For peace keeping operations this concept could also be of interest for pioneer vehicles of international armies. Dramatic Cost reduction ensures that present activities to make the world mine safe will not be reduced. STS, a team of engineers with the aim to contribute to technology to avoid mine victims, offers advice and assistance, free of charge, based on 10 years of Demining Technology experience.

References

  • “Land Cancellation and Release”, in: The Journal of ERW and Mine Action, Issue 13.2, August 2009
  • “Could Local Agricultural Machines Make a Country ‘Impact Free’ by 2010?”, in: The Journal of ERW and Mine Action, Issue 13.2, August 2009
  • www.welthungerhilfe.de/karte-welthunger-index-2008.html
  • www.gichd.org/gichd-publications/mde-catalogue/
  • Proof of performance test report on Mine Clearing/Survivable Vehicle, NVESD/HD March 2005, Charles Chicester
  • Nomination Philip Morris Award 2007, Forschungspreis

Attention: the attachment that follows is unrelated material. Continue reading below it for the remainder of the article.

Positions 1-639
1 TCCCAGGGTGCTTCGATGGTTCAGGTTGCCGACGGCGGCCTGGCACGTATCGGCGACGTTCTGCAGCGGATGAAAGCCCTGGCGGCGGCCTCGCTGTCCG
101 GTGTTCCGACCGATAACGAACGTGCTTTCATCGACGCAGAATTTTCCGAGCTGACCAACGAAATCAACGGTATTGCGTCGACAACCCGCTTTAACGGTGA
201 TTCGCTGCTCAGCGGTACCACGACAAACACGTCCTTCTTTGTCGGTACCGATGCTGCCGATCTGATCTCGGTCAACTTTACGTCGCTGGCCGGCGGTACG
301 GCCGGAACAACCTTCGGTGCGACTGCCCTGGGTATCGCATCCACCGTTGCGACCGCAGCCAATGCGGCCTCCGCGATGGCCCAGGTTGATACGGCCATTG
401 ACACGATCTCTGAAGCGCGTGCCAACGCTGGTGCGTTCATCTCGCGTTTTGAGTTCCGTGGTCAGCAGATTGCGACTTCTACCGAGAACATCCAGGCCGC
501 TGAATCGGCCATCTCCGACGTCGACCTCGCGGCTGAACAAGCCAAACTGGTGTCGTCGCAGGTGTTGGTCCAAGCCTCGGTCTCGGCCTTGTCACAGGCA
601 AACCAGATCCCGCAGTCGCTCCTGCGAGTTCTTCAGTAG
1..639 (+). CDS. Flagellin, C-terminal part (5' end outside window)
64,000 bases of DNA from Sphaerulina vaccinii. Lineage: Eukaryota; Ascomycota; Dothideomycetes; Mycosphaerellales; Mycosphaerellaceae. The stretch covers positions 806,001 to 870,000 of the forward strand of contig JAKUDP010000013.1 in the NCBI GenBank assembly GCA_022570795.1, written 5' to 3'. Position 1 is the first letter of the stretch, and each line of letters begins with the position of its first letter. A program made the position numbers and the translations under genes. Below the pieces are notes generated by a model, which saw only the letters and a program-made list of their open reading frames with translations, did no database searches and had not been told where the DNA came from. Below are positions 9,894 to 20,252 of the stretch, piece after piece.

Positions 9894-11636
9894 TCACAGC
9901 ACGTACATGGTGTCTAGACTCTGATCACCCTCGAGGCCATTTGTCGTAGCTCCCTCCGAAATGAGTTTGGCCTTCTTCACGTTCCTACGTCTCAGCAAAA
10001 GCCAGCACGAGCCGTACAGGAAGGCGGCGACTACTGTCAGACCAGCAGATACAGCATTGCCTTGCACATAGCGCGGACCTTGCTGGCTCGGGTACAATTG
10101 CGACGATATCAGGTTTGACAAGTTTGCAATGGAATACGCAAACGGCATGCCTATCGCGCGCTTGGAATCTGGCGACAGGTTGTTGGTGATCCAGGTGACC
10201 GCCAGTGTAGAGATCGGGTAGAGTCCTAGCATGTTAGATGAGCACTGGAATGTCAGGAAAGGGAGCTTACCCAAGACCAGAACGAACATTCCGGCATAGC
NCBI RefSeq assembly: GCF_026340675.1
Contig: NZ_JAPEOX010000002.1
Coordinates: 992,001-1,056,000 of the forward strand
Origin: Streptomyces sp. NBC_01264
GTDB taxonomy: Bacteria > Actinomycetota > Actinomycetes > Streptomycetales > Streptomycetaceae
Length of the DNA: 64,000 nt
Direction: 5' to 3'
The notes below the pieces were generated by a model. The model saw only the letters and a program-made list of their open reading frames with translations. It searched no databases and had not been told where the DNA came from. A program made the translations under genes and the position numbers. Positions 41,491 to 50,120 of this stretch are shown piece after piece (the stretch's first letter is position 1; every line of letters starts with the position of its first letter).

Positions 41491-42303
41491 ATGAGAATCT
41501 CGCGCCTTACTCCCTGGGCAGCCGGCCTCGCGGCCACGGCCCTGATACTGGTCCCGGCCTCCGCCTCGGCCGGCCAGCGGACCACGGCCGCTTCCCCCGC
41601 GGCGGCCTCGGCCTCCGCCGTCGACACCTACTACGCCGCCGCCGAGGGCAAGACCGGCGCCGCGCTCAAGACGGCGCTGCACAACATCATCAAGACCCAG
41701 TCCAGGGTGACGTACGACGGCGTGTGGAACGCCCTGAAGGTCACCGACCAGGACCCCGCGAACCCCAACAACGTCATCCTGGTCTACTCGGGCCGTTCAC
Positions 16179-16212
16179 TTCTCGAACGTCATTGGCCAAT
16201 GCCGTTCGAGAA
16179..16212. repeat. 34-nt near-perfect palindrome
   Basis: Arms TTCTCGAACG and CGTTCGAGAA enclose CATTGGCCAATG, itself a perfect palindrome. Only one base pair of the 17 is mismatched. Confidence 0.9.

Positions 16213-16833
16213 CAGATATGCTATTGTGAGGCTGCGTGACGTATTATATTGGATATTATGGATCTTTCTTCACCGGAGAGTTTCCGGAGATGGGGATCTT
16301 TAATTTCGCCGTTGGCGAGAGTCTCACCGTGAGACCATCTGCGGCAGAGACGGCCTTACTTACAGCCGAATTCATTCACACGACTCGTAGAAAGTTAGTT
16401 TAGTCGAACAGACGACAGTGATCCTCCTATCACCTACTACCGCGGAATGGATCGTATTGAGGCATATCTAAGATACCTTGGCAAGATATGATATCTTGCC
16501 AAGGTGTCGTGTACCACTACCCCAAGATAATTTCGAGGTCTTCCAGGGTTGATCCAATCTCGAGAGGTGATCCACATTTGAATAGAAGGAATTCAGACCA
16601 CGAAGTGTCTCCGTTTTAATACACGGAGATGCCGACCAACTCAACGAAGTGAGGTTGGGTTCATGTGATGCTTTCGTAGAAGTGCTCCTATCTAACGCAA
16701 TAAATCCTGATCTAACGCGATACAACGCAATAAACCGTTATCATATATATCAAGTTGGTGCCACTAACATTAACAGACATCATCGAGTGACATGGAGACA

• EUDEM2 Technology Survey-Field Survey Results, ” E.E. Cepolina, University of Genova, and C. Bruschini, K. De Bruyn, EUDEM2 Team, www.tinyurl.com/nmerzl (8. Juli 1009)
  • H. Rath “MineWolf presentation“- at Royal Military Academy at Brussels – „Conference on Demining Technology” 18. – 19. April 2002
  • H. Rath “From Mechanical Ground Preparation to Mechanical Mine Clearance” –The MineWolf Toolbox-System – Journal of Mine-Action Issue 7. 3. 2003 (James Madison University)
  • Christoph Frehsee “Picking the Right Tool for the Right Task” – “Mine Clearance with the MineWolf Machine” – International Symposium “Humanitarian Demining 2005” 25. – 28. April 2005 Sibenik/Kroatien
  • H. Rath, D. Schröder “Quality Assurance for Mined and Survey Areas” Journal of Mine Action 10. 2 2006-09-30
  • Biomechanical Assessment of Tests with Live Mines (Bundeswehr-Report MineWolf)WTD-Nr. 91-400-058/04 – www.itep.ws
  • Final Report Clearing of Live Mines” (Bundeswehr-Report MineWolf) WTA Nr. E/KPOA/31880/1F050-www.itep.ws
  • Mini-MineWolf-Test and Evaluation, Bundeswehr WTD 91 2007
  • International Symposium 4/2007 Šibenik, Seminar remarks by programme Committee
  • Journal of Mine Action 11.1 2007 International Symposium 2007 by Louis Carter Fay
  • www.bundesregierung.de, Magazin zur Entwicklungspolitik Nr.62 and Nr. 71 Landmine 2008
  • TNMA, Guide to mechanical mine clearance ground preparation using commercial tractors and front loaders